Social workers are being “sidelined” in investigations into child sexual abuse and many children do not receive services when prosecution is not pursued, according to a major report from the Children’s Commissioner for England.
There is a “perceived dominance” of the police in inquiries into child sexual abuse, with Achieving Best Evidence interviews “frequently police-led”, according to evidence submitted to the inquiry into child sexual abuse in the family environment led by Anne Longfield’s office.
It also identified the “practical challenge of bringing together the relevant police officers and social workers for an interview given the time constraints of a criminal investigation”, and a shortage of “suitably trained social workers”.
The weakening of the social work role has led to concerns that substantiation of sexual abuse is “often delegated to the police using the criminal burden of proof [of ‘beyond reasonable doubt’]”, the report added.
One children’s charity told the inquiry: “It feels almost like social workers have lost their role in Achieving Best Evidence interviews. It is very much police led. What happens to children after a decision has been made around whether something is going to be taken forward to prosecution or not almost defines whether children get services or not. There are a significant number of children who do not get services where prosecution is not pursued.”
Most abuse within family
The report claimed that up to 450,000 children in England were victims of sexual abuse in the two years to March 2014, but only 50,000 victims were known to statutory agencies during the same period. Two-thirds of child sexual abuse occurs within the family or its “trusted circle”, according to the report, which used a statistical model called multiple systems examination to estimate the number of unknown victims.
Most victims are not identified because agencies including social work and the police “are geared towards children self-referring or reporting abuse, although they rarely do this”, it claimed.
‘Embed social work in schools’
The report recommended that the government should consider creating a new “embedded social worker” role within schools to support a “whole-school approach to child protection”.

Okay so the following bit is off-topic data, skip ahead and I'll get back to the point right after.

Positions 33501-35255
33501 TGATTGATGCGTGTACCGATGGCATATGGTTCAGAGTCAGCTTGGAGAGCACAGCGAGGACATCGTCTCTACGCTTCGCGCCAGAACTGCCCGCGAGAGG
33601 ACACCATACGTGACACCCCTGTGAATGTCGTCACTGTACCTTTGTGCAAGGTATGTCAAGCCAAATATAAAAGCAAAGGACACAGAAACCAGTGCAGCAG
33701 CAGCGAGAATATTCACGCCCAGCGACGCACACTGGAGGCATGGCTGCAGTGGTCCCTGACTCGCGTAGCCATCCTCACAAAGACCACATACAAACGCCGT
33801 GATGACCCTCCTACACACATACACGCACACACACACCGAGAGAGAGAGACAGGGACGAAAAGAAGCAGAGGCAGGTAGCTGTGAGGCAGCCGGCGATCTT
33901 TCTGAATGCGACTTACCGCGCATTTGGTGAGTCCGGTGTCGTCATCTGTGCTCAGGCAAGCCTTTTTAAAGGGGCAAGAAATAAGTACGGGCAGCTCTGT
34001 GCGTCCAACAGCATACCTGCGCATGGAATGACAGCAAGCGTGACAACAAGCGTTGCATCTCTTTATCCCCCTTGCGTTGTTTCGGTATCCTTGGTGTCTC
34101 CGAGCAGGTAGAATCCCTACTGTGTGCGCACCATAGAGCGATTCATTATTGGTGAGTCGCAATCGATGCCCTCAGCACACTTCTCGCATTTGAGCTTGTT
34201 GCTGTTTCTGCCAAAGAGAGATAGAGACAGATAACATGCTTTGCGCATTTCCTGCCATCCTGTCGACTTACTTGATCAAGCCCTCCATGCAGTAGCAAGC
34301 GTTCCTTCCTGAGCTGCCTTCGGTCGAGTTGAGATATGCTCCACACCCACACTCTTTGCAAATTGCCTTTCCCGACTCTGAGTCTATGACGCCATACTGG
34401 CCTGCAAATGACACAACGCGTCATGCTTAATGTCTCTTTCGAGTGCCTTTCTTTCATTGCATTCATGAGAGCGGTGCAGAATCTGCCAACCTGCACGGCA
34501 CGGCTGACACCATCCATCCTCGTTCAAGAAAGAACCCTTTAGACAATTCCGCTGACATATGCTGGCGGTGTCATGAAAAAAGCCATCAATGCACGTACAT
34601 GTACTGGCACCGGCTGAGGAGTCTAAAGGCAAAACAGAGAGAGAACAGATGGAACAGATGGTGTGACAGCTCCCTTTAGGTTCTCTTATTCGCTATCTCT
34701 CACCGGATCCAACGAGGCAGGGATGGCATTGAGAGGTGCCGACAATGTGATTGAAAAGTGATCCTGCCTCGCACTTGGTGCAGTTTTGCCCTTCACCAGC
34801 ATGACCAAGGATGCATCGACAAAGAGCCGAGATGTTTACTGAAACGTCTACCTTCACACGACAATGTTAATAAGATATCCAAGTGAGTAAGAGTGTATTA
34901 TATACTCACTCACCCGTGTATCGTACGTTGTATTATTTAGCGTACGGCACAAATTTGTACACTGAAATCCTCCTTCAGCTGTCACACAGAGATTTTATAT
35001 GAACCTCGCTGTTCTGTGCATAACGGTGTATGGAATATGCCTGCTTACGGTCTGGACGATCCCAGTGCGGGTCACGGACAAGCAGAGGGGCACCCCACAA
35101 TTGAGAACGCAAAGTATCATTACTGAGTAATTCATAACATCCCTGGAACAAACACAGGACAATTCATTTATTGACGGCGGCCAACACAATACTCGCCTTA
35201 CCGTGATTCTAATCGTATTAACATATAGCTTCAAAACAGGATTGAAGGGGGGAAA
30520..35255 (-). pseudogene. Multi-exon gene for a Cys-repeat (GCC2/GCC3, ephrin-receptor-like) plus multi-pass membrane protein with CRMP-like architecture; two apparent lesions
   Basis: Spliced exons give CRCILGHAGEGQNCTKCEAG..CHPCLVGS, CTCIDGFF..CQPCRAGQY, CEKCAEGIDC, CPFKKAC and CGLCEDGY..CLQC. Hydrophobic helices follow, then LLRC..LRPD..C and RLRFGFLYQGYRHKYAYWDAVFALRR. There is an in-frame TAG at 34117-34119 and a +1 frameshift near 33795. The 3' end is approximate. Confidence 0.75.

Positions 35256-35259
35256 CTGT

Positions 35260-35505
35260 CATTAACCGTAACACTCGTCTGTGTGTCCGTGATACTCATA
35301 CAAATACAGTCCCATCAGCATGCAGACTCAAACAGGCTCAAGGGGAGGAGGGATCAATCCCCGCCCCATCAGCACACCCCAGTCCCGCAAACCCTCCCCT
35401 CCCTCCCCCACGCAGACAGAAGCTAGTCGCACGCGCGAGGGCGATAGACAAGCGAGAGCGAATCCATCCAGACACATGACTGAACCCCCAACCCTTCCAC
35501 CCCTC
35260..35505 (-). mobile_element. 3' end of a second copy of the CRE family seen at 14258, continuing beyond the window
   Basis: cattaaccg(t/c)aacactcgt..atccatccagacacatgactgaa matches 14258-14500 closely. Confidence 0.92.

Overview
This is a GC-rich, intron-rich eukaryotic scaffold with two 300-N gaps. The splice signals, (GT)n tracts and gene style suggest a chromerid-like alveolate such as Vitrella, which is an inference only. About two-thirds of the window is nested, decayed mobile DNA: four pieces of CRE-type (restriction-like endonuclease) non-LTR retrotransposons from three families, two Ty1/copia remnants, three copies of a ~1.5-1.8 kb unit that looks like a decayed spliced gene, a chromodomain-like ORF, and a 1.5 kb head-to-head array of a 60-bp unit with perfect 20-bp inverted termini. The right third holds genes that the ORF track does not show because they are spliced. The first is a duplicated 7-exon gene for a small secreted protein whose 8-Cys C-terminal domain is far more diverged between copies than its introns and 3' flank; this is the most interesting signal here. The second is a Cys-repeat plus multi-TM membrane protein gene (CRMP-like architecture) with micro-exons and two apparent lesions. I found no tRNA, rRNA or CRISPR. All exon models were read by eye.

It highlighted that teachers were key professionals in identifying victims, and school was “the location where a child would most likely go to for help”.
It also recommended that the government co-ordinates all sources of support for children and families, including the Troubled Families programme, where there is a “particular risk” of sexual abuse. And it said the government should “explore how to strengthen the statutory responsibilities of organisations and professionals working with children… to ensure they work together more effectively to identify abuse”.
Other findings from the inquiry included:
- Child sexual abuse often comes to the attention of statutory and non-statutory agencies as a result of another presenting factor, which becomes the focus of intervention, but the underlying sexual abuse might not be identified
- Children from Asian/Asian British communities are particularly likely to be under-represented in the data held by statutory services
- Victims who have a physical/learning disability might face particular barriers to reporting abuse, and be less likely to access help from statutory services, even though they are more vulnerable to abuse
- Many survivors became aware of the abuse long after it started or occurred. More than a quarter of respondents to a survivor survey said they did not become aware until they were adults that they had been sexually abused as children
- Girls are much more likely to suffer abuse (they account for 75% of victims), though males might be under-represented because they are less likely to report it
Longfield said: “The starting point for this report is not about professional failure but it is about doing things differently. A system which waits for children to tell someone cannot be effective.
“It is clear that professionals working with children and the systems they work within must be better equipped to identify and act on the signs and symptoms of abuse.”